Q I have an older Marantz projection HDTV and a Denon surround receiver. I have tried to add a Blu-ray player to my system but have not been able to get a picture. Because the TV does not have HDMI inputs, I'm using component (red, green, blue) video cables. I have no problem with my regular DVD player or with my HD DVR cable box, which are connected in a similar manner. I have tried two Blu-ray players. In each case, I get a scrambled image on the screen.
A Some older HDTVs have only one set of component inputs that work with HDTV signals. The other component inputs work only with progressive-scan DVD players or Wii game consoles, which do not deliver a high-definition signal.
Disconnect the HD DVR from the TV and connect the Blu-ray component outputs directly to the same input. I am confident that you will now see a high-def picture with no scrambling. Once you have confirmed that it will work, use your receiver to switch the video signals or get a passive switch box, which can be purchased online or in stores for less than $35. It has several inputs for component video with audio and one output to the TV. Digital audio connections will stay connected directly to the receiver, as they are now.
Your question brings up an important reminder for readers with older HDTVs that lack HDMI inputs: The "analog sunset" has begun. New Blu-ray players will no longer have high-def component outputs, only HDMI outputs. If you want to get a Blu-ray player to use with your older HDTV, the time to buy is now, before players with component outputs are all gone.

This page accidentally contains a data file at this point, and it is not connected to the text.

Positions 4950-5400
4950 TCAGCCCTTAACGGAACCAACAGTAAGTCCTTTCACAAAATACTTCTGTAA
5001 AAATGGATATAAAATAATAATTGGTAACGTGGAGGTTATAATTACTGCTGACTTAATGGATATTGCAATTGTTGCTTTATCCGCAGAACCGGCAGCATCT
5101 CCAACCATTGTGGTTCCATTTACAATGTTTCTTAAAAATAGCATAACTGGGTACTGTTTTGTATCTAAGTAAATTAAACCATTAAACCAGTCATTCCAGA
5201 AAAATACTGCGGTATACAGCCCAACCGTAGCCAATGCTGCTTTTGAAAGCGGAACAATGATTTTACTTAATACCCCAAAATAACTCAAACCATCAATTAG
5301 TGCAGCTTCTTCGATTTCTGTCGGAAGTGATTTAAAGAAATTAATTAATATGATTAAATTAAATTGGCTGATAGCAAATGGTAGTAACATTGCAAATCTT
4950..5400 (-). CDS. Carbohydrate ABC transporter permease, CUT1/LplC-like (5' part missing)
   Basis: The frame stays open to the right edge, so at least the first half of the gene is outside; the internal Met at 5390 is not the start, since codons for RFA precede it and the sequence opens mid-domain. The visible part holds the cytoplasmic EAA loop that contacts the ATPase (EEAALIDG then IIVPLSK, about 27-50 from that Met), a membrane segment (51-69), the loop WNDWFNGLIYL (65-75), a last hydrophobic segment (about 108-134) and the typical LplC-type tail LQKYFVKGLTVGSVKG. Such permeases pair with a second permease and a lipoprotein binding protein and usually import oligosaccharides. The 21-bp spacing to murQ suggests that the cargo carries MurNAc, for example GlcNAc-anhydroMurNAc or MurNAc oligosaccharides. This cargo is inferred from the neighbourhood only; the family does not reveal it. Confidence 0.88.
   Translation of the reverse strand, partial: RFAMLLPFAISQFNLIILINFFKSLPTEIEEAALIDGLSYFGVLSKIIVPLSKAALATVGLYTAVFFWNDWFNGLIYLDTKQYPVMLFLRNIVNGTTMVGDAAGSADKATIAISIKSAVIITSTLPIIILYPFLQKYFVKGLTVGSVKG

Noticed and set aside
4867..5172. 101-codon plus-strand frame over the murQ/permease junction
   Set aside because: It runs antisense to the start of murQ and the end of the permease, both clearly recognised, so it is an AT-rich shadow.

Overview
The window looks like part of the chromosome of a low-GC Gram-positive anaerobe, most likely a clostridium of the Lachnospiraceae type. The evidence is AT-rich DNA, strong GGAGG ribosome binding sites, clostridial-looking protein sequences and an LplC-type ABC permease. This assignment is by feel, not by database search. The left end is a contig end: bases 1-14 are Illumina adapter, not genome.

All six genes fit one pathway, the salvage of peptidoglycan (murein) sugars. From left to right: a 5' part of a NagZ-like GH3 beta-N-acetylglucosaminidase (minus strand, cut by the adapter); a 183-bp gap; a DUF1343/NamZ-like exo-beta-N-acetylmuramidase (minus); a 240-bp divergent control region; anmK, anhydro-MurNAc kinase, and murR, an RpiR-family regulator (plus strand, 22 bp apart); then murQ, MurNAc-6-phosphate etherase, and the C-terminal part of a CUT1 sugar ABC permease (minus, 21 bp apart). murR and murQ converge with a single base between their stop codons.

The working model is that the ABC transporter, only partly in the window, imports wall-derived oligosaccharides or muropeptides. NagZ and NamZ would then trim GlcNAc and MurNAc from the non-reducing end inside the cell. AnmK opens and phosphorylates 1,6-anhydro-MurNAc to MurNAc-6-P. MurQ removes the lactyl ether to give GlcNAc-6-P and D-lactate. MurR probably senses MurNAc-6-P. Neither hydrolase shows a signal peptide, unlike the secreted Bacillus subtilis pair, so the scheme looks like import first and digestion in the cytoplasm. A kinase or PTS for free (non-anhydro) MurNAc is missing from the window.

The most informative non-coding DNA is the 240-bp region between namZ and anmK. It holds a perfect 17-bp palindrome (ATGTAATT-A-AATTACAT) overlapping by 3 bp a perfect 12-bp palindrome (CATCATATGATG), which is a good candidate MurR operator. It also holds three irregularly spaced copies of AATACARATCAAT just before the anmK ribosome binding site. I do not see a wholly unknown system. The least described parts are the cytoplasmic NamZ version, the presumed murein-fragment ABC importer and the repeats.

All Blu-ray players have HDMI, so you can use the component outputs with your current TV and the HDMI output with your future one, so the player will be usable indefinitely.Cheap HDMI cable fine
Q Is there a way to tell whether one HDMI cable is better than another? Is the audio-video quality degraded significantly and perceptibly with a cheap HDMI cable? The inexpensive cables I've gotten all seem to work fine, but since I'm new to high-def video, I am curious if I am missing out on some of the image or audio quality and don't even know it.
A HDMI is digital. It either works, or it doesn't.
Think of HDMI like a USB cable going from your computer to your printer. Your inkjet won't print sharper text with a pricier USB cable. Likewise, your TV won't have a sharper picture with a pricier HDMI cable.
If you move the cables or equipment around a lot, you might want to get cables that are stouter than the least expensive ones. Of course, through an online retailer such as Monoprice (www.monoprice.com) that would be only a $2 to $3 difference -- meaning $7, instead of $4, for a 6-foot HDMI cable.
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